On your marks. With just enough time to recover from the holidays, the Internal Revenue Service opens for business for the 2016 tax year on Monday, January 23. Expecting over 150 million individual returns through the season, the IRS accepts tax filing until Tuesday, April 18, 2017. The usual deadline of April 15 falls on Saturday, which would normally push to the following Monday. Emancipation Day, a legal holiday in Washington, D.C., happens April 17 and so last-minute filers receive emancipation too – for one day.
Not everyone sees benefits from filing on the 23rd, however. Those receiving refunds tied to the Earned Income Tax Credit and the Additional Child Tax Credit – EITC and ACTC, respectively – have an addition wait imposed by a new law. These refunds must be held until February 15, and with President’s Day and weekends, it may be into March before some see these refunds. Despite these complications, the IRS still expects that 90 percent of refunds will turn around in 21 days or less.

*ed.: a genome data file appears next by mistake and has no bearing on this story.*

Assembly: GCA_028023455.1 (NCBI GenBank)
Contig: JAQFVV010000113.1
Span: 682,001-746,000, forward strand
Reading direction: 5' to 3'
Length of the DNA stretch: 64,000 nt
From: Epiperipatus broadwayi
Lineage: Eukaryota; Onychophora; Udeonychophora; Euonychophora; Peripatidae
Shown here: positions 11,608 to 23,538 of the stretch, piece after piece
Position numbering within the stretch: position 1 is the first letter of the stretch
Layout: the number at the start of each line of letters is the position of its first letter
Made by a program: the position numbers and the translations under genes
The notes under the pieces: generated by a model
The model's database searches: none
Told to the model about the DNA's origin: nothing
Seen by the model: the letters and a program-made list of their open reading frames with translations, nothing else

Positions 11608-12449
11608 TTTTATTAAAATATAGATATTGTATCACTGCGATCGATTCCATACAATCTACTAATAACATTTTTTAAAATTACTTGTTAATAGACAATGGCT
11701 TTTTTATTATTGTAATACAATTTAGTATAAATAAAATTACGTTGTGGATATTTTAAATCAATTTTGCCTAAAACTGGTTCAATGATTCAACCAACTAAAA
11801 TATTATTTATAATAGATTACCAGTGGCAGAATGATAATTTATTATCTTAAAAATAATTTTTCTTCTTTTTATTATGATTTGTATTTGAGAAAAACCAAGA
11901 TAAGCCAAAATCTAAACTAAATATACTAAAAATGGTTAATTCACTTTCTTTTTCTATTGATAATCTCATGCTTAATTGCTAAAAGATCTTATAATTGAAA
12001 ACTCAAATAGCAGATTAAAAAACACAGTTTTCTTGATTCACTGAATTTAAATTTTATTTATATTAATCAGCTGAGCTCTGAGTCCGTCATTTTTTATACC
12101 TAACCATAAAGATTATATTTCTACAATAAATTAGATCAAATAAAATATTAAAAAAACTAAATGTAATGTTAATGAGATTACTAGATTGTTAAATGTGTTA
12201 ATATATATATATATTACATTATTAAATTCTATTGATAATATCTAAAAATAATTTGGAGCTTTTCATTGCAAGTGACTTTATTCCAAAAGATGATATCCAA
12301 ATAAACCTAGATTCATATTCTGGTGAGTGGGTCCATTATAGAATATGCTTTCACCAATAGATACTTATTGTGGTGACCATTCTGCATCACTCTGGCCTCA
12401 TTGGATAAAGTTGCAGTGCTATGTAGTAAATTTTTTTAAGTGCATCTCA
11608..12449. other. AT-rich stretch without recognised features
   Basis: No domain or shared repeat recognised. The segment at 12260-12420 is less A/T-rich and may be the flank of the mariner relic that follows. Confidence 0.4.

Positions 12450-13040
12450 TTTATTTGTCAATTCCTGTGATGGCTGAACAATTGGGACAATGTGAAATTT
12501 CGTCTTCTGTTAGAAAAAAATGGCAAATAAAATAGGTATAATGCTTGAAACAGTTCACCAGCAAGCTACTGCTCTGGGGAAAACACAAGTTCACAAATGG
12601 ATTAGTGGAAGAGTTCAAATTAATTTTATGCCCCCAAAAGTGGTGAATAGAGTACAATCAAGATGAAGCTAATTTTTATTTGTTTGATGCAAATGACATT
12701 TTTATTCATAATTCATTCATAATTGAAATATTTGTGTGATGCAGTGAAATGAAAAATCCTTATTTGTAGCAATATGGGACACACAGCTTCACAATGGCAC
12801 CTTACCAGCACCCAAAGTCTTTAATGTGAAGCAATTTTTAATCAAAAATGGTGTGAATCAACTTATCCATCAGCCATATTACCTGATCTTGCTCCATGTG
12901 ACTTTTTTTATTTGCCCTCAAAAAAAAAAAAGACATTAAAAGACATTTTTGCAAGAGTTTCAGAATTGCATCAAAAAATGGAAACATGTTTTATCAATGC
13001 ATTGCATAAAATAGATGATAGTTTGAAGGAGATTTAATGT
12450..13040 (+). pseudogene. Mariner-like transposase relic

Identity Protection – A Benefit of Early Filing
Taxpayers concerned with identity theft and tax fraud affecting their filings have an unintended benefit with early filing. When thieves use actual taxpayer information while attempting to false file, they generally do so early in the tax year, to beat the filing from the legitimate taxpayer. Collecting tax documents and supporting paperwork prior to January 27 gives a taxpayer a head start against tax fraud. While they still need to watch for IRS communications, such as more than one return filed in their name, there’s a better chance that the taxpayer – and not the fraudster – receives the refund.
When the suspicion of tax fraud arises, taxpayers should contact the IRS immediately. The Identity Protection Specialized Unit nationwide number is 1-800-908-4490. Identity Theft Affidavit Form 14039 should also be completed to expedite investigation.
In addition, the IRS recommends the taxpayer notify the following:
• The Federal Trade Commission Identity Theft hotline
• Local police
• Fraud departments of the major credit tracking agencies – TransUnion, Experian and Equifax
• Banks or credit unions with whom fraudulent activity has or may occur.